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Andrew Brown Feb 17
Russell Webster

Russell Webster

Criminal Justice & substance misuse expert and author of this blog.

Interesting new drug facts (February 2017)

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Latest round-up of the latest drug & alcohol facts and figures from Andrew Brown reveals plenty of good news including reduced police use of section 136.

Members of public less concerned about drug dealing and drunkenness

This is the latest post in a monthly series reproducing Andrew Brown’s monthly slideshare of interesting new facts about alcohol and other drugs which he has unearthed from a wide range of reports.

Andrew works for MEAM/Making Every Adult Matter, the coalition of three national charities (Clinks, Homeless Link and Mind) who champion the cause of people experiencing multiple needs and who have been kind enough to allow Andrew’s monthly slideshares to be re-published here.

This month’s slides focus particularly on the latest stats from Public Health England on young people receiving specialist support for drug and alcohol problems.

Here are some of the things I learnt from Andrew’s round-up this month, including some hearteningly positive findings:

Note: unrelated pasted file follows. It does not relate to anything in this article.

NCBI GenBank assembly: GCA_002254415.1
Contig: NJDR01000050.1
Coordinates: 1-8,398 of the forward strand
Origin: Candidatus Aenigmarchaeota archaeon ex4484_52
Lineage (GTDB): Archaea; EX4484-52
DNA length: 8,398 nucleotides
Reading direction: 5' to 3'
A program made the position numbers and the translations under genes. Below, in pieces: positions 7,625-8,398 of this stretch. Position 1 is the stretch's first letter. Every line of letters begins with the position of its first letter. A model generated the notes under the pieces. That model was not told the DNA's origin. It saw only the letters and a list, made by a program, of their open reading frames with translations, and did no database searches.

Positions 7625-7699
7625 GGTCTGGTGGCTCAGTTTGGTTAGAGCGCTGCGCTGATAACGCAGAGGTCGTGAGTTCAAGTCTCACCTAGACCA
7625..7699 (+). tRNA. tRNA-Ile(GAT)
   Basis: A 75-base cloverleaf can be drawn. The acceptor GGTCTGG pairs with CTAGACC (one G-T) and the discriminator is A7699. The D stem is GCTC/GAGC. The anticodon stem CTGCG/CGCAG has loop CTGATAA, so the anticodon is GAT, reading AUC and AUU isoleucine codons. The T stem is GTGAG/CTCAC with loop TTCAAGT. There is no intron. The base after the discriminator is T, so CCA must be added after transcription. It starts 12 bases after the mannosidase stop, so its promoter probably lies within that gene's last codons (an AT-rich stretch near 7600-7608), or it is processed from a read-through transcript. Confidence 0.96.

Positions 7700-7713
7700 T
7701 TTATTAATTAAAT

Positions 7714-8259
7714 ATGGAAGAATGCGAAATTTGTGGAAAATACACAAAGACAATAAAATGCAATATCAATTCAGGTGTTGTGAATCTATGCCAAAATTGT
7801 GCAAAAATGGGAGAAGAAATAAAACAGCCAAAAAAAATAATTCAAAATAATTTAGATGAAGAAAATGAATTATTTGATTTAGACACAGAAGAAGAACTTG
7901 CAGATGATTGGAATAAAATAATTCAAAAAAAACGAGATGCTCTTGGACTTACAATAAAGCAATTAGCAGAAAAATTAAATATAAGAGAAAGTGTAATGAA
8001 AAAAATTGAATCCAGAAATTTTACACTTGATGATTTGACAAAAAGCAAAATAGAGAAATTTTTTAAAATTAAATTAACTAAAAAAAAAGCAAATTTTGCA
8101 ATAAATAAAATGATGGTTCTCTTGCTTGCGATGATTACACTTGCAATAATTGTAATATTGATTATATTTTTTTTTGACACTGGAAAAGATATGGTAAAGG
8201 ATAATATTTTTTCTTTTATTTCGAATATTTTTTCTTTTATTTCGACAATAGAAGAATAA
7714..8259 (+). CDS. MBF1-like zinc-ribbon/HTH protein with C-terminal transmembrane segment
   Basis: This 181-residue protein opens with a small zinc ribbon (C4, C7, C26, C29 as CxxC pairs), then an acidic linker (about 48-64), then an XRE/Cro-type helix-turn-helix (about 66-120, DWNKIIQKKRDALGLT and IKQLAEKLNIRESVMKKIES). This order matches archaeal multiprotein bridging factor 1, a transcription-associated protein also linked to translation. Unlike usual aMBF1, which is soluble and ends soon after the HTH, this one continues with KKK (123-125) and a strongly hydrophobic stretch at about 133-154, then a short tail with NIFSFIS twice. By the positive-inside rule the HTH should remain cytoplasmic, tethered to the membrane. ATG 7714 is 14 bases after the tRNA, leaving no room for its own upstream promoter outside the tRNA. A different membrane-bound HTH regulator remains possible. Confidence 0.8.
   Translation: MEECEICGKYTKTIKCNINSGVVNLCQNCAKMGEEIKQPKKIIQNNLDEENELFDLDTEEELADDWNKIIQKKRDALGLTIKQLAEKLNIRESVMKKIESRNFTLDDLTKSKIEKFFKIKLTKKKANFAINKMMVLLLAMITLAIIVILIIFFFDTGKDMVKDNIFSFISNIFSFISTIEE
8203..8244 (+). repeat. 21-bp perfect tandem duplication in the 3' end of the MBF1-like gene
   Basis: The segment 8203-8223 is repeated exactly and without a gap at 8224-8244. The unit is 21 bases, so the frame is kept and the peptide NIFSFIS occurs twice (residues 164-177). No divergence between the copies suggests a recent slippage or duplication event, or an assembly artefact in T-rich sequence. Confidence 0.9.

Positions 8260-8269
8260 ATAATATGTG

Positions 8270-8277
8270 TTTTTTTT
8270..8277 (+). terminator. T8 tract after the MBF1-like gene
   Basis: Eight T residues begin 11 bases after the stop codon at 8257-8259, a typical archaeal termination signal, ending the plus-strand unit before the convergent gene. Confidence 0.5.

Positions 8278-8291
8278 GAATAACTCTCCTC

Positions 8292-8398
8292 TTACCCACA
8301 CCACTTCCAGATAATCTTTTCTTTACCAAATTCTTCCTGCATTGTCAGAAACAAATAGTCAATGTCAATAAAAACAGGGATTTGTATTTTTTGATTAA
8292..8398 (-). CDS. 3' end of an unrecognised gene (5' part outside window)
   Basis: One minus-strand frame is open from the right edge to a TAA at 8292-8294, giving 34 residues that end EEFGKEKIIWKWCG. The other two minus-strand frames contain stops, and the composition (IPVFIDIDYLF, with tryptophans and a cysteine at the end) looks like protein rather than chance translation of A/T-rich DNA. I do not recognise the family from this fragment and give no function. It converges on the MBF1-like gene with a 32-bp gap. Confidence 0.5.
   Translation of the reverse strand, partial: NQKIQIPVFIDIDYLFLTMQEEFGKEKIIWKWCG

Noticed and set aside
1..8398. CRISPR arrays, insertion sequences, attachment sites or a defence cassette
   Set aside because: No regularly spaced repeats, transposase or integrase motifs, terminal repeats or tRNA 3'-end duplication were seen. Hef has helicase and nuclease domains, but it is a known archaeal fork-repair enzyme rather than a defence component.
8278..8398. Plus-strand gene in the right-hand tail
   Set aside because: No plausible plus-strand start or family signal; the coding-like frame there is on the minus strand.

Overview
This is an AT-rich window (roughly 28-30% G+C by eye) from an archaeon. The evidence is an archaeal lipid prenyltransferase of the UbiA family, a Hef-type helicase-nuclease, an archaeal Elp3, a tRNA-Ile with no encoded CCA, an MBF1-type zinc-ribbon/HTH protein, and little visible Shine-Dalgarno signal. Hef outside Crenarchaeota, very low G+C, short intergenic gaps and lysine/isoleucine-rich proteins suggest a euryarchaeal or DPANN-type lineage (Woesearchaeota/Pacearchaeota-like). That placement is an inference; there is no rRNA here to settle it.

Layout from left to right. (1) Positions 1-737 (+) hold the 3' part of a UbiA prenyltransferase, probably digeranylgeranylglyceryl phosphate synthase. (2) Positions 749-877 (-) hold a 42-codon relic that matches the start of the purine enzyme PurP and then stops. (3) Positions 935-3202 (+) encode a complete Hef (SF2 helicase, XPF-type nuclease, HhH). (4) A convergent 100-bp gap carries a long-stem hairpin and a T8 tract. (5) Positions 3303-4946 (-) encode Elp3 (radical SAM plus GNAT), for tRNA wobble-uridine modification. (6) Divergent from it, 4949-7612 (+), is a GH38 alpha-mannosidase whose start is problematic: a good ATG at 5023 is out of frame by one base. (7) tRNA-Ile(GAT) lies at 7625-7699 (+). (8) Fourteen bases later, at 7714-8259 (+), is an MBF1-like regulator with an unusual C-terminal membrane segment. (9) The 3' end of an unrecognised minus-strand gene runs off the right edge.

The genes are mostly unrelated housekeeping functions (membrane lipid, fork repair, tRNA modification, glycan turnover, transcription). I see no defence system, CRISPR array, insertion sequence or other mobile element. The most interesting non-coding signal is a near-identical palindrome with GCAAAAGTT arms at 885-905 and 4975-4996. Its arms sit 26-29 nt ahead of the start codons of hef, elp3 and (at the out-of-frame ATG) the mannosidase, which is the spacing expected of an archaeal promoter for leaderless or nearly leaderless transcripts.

• Irish women have the highest estimated prevalence of drinking in pregnancy followed by Belarus, Denmark and the UK (slide 6)
  • The proportion of respondents to the annual Crime Survey for England and Wales who identify drug use/dealing and drunkenness as a big problem in their communities has fallen over the last four years (slide 8)
  • The number of offences for possession of cannabis has fallen by 42% in the last four years (slide 10)
  • Police cells are used much less often for a place of safety under section 136 of the Mental Health Act – down 80% in last four years to 1,764 (slide 18)
  • A significant proportion of young people who enter specialist treatment services for drug and/or alcohol use have multiple other problems (slide 36)

 

You can follow Andrew on Twitter @andrewbrown365

If you’re looking for work in the alcohol and drugs field, check out my jobs board with plenty of current substance misuse vacancies.

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